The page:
Monday, October 18, 2010
Ultraviolet: 69 Blacklight Posters from the Aquarian Age and Beyond
Ultraviolet: 69 Blacklight Posters from the Aquarian Age and Beyond, by Dan Donahue
October, 2009 Abrams Image Publishing
As I've mentioned before, I'm fascinated with blacklight posters. They hold a special appeal for me, so this book was right up my alley. In fact I liked it so much I picked up two copies, one for safekeeping, one for those whiskey-prone nights when I feel like turning on the blacklight and gawking at the eye-popping colors.
And the colors truly do pop; Ultraviolet is printed in UV-responsive ink, which means that the posters featured within glow beneath a blacklight, just like their original incarnations. (I've placed photos below of how a few of these posters look when under a blacklight.) Ultraviolet a hell of a way to save cash: a few years ago I was stung by the blacklight bug and thought about picking up some vintage posters. But vulture eBay sellers price them into the stratosphere; don't even get me started on the elusive Marvel Third Eye blacklight posters from 1971, which one dumb-ass eBay seller currently has listed for a whopping $899 each! (I luckily own two of them -- I plan to feature them here one of these days -- and I can vouch for their impact beneath a blacklight. But still...eight hundred and ninety-nine fucking dollars???)
Perhaps what's most surprising is it's taken so long for a book on blacklight poster art to be published. I can't believe no publisher has yet considered that the kids who had blacklight posters in the '60s and '70s (and beyond) are now adults who might enjoy looking back at this forgotten form of art.
I got my first blacklight when I was 3 or 4, back in the late '70s. It was a panther and it had glowing green eyes. Then in college I got a supercool one titled "Spectrum" at a Spencer's store. The poster was very psychedelic, with a black skull surrounded by layers and layers of tiny people and things. You could stare at it for dopefueled hours and keep seeing something new. (Unfortunately it's not one of the posters featured in Ultraviolet.) It's funny: "Spectrum" was copyrighted 1974, so given that I bought my copy in 1994 it must've been a pretty popular print. But those days of yore...lounging in my dorm room with my girlfriend, the lights off, the blacklight on, music blasting on the stereo...hell, what with the controlled substances and the premarital sex it was more like 1974 than 1994.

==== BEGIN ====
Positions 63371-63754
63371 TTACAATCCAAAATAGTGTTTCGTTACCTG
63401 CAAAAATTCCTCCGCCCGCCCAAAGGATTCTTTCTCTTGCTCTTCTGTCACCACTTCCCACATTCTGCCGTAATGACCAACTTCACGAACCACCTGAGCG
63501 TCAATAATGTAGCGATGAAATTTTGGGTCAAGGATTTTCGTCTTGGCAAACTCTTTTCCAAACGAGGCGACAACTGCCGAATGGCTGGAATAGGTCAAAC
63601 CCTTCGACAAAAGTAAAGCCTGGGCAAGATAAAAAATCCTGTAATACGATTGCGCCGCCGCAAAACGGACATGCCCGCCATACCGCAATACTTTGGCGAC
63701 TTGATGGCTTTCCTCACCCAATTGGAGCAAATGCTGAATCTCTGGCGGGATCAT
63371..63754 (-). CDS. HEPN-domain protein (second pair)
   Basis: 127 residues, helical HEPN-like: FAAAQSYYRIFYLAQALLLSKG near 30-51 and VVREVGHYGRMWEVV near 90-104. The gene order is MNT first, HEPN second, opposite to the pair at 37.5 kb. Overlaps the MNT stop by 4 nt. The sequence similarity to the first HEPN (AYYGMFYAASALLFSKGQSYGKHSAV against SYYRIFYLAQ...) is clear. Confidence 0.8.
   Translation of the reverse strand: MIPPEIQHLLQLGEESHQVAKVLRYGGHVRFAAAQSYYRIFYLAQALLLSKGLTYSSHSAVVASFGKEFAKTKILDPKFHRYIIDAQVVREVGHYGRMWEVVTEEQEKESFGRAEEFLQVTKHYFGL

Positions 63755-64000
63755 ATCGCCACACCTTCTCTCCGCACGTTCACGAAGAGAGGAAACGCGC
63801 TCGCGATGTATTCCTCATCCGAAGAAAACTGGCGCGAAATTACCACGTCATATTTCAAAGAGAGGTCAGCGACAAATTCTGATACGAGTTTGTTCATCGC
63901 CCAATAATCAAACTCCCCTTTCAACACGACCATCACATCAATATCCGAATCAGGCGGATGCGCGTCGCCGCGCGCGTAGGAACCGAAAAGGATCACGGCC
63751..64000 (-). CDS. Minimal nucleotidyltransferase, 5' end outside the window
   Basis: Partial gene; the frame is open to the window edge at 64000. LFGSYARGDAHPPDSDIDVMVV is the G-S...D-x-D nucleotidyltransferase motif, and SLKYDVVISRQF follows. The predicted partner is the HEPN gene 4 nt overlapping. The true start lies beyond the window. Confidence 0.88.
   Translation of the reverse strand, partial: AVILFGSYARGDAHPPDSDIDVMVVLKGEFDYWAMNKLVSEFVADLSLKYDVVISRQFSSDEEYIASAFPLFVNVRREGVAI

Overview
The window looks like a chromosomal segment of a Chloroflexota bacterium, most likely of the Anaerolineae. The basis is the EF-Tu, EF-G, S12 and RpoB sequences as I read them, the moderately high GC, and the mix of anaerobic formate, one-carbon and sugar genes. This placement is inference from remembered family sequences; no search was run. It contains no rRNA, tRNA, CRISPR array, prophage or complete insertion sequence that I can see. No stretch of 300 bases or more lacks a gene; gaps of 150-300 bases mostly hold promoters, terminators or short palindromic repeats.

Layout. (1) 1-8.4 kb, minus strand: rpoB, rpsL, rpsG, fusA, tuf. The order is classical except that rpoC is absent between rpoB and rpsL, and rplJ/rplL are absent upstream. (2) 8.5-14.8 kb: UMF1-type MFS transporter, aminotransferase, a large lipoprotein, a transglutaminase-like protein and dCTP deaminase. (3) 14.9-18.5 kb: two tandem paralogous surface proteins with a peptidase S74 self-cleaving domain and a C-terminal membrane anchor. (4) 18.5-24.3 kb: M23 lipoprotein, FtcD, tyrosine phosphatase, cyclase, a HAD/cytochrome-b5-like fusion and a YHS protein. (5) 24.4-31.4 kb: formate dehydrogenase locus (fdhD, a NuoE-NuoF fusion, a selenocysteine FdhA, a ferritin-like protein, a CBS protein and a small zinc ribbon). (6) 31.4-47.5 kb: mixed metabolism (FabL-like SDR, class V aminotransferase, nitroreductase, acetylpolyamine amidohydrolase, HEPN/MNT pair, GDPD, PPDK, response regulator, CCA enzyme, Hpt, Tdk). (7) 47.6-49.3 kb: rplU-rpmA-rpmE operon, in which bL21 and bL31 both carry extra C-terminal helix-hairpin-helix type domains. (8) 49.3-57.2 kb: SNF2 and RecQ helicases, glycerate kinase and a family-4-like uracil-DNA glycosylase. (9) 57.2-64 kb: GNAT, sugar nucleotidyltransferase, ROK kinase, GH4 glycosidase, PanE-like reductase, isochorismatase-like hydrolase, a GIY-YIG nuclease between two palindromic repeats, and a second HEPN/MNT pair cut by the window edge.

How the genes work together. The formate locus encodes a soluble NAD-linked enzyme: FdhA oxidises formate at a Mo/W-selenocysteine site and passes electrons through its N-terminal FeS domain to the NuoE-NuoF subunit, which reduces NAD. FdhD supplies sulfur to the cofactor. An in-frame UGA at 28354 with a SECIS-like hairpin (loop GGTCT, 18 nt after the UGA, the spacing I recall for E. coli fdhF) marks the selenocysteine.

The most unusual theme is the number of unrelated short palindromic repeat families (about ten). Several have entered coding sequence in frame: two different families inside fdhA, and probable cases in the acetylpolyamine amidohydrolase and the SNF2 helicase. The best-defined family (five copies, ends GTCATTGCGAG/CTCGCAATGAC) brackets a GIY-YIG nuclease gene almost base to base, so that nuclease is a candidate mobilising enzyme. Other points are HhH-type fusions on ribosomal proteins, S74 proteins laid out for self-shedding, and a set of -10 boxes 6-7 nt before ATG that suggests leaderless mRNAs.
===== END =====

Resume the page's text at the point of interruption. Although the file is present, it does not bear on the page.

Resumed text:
Then a few years ago I rediscovered blacklight posters, and I have to say these things are addictive. In a way you're getting two pieces of art for the price of one; I love how the colors and shades change when placed under a blacklight. I bought a few of them with the express intent of framing them up in my study room when we moved into our new house. We move in and guess what my wife declares -- they'd look too tacky. Drum roll, please.
Which brings me back to my opening comment -- Ultraviolet is a perfect way to recapture your blacklit youth while saving both time and money! Dan Donahue and Abrams Image are to be thanked profusely for bringing this book to print. 69 posters are featured, spanning from the '60s to the late '70s, with artist and publication info for each (where available). Even the Third Eye company is featured; their "Zephyr" (the third poster down in my photos below), an original print released the same year as their Marvel series, is my favorite poster here.
To put it simply, I own at least a thousand books. This one is my favorite.
Here are a few of the posters featured in Ultraviolet as they appear beneath a blacklight, taken with my patented crappy digital camera. Note of course that these photos do little justice to the pop these pages have in person. But at least they give you an idea of the colorful impact: